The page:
Passengers on a Norwegian Cruise ship were hopping mad after severe weather forced the ship to cancel several ports of call and float around the Atlantic for days. Oh -- and apparently the ship's bathrooms had serious issues, too. Yeesh.
Here's what else you need to know to Get Up to Speed and Out the Door. (You can also get "5 Things You Need to Know Today" delivered to your inbox daily. Sign up here.)
1. Impeachment inquiry
There was a maelstrom of impeachment news yesterday, and most of it centered around Rudy Giuliani, President Trump's personal attorney. Two of Giuliani's Ukraine contacts were arrested on charges of violating campaign finance laws, and now the feds are looking at Giuliani's financial dealings with the men. Lev Parnas and Igor Fruman, who are powerful Republican donors, allegedly introduced Giuliani to Ukrainian officials who pushed unfounded theories about corruption involving former Vice President Joe Biden and his son Hunter. How much of this did Giuliani know or participate in? It's unclear, but if the men are offered a chance to exchange information for leniency in sentencing, they may dish on the attorney's involvement. When asked about the revelations yesterday, Trump said he doesn't know the men. House Democrats also issued a subpoena to Energy Secretary Rick Perry for documents related to the Trump administration's contacts with Ukraine.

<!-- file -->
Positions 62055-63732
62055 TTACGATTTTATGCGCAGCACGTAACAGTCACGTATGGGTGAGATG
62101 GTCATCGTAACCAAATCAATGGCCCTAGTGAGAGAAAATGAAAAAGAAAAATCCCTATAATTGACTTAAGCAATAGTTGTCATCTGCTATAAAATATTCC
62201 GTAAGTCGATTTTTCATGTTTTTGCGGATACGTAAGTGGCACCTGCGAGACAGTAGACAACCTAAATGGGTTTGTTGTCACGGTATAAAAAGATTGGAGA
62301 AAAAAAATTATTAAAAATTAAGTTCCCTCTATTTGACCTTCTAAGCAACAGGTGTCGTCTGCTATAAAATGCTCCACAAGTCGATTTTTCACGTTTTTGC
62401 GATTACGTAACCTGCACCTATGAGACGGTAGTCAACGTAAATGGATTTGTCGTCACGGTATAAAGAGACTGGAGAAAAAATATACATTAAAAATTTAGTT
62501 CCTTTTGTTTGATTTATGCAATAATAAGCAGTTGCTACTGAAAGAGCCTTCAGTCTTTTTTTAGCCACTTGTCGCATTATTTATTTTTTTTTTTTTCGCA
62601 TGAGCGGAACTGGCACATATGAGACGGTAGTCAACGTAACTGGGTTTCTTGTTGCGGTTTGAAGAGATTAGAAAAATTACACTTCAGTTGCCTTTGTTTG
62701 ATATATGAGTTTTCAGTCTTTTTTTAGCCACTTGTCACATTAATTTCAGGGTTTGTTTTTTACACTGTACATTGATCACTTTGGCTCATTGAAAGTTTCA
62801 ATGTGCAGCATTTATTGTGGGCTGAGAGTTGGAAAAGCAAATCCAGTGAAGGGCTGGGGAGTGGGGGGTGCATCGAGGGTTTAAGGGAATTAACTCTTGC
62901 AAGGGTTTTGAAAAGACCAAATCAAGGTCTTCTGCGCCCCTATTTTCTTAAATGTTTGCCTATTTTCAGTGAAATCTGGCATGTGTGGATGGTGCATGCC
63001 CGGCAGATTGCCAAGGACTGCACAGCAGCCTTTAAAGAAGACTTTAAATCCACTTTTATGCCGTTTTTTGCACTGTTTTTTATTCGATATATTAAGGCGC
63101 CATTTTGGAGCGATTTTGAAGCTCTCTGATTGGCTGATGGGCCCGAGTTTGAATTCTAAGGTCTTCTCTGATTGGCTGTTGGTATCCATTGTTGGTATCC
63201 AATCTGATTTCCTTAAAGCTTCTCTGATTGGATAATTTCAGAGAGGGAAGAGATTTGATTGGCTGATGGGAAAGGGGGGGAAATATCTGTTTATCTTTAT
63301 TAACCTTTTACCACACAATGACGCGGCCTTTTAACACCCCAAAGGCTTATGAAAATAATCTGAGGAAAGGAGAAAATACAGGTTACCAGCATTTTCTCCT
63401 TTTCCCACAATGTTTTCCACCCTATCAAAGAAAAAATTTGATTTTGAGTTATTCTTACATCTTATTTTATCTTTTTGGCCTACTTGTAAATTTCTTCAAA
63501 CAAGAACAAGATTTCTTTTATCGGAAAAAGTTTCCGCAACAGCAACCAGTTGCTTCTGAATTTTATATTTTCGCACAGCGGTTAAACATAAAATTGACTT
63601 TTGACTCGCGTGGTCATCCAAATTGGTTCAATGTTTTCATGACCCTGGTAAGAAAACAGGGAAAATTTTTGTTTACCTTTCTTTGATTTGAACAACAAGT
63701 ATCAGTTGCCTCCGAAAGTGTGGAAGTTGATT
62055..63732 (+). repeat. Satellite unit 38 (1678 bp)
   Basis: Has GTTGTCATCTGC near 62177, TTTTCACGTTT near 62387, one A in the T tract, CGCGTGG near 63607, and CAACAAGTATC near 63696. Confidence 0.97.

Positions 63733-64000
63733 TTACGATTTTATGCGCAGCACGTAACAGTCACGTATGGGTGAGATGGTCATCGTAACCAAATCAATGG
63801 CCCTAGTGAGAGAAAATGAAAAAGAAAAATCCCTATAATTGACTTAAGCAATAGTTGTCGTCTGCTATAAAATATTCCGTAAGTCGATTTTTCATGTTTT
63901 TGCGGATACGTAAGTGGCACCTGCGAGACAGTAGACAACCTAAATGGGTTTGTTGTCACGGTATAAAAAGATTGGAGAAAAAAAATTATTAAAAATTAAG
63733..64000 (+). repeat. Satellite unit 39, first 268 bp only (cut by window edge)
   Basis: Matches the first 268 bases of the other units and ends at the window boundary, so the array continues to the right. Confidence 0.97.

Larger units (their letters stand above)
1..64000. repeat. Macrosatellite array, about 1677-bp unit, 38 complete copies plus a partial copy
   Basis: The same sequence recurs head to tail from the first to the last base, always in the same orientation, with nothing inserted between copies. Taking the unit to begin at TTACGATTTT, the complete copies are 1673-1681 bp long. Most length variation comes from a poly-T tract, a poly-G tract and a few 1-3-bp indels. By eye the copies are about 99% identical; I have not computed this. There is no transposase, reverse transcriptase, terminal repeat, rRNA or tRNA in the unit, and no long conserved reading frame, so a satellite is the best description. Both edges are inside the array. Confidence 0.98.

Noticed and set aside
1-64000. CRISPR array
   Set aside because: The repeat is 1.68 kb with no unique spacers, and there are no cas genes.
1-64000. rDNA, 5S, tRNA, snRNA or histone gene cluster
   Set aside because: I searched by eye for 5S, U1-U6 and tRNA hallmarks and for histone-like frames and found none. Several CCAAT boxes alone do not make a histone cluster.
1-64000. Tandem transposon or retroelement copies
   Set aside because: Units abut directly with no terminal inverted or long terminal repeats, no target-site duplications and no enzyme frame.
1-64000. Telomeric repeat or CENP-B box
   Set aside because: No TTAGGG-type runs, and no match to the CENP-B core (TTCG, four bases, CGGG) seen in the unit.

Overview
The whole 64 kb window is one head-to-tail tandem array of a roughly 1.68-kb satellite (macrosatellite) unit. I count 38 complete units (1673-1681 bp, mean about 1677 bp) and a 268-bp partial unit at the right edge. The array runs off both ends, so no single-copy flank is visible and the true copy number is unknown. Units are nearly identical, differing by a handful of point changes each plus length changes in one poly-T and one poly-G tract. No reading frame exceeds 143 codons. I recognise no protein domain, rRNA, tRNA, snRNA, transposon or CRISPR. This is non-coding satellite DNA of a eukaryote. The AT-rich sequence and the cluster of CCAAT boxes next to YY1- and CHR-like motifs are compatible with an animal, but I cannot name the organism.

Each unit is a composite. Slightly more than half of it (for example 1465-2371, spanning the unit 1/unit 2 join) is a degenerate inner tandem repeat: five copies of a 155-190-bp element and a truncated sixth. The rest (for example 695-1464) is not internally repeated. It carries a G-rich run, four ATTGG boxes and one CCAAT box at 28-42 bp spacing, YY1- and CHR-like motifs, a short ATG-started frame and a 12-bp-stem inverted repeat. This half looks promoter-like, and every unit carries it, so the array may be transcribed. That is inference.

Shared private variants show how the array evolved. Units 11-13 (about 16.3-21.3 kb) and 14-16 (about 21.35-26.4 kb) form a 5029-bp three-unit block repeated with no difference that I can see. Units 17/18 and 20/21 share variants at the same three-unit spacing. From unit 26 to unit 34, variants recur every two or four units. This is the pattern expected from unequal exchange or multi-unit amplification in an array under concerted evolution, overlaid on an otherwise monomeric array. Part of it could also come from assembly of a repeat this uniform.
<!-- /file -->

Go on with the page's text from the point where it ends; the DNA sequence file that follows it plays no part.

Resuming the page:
Adding to the mess, Secretary of State Mike Pompeo's senior adviser resigned yesterday. Pompeo has been under pressure from House Democrats over his involvement in the Ukraine controversy.
After weeks of Brexit deadlock, British and Irish leaders Boris Johnson and Leo Varadkar raised hope of a breakthrough when they announced yesterday that they saw a "pathway" to a Brexit deal. After a face-to-face meeting that was billed as a last chance to map out a deal, the pair issued an unexpectedly upbeat statement that indicated progress could be made. How quickly could all of this get wrapped up? Varadkar says they think it's possible to strike a new deal by the end of the month -- that is, as the ball finally drops on Brexit. The effects of Brexit on the Irish border have been a big sticking point for negotiations. In Varadkar's current plan, Northern Ireland would leave the EU customs union on the current Brexit deadline of October 31 along with the rest of the UK. But the region would remain aligned with EU regulations on goods and agriculture.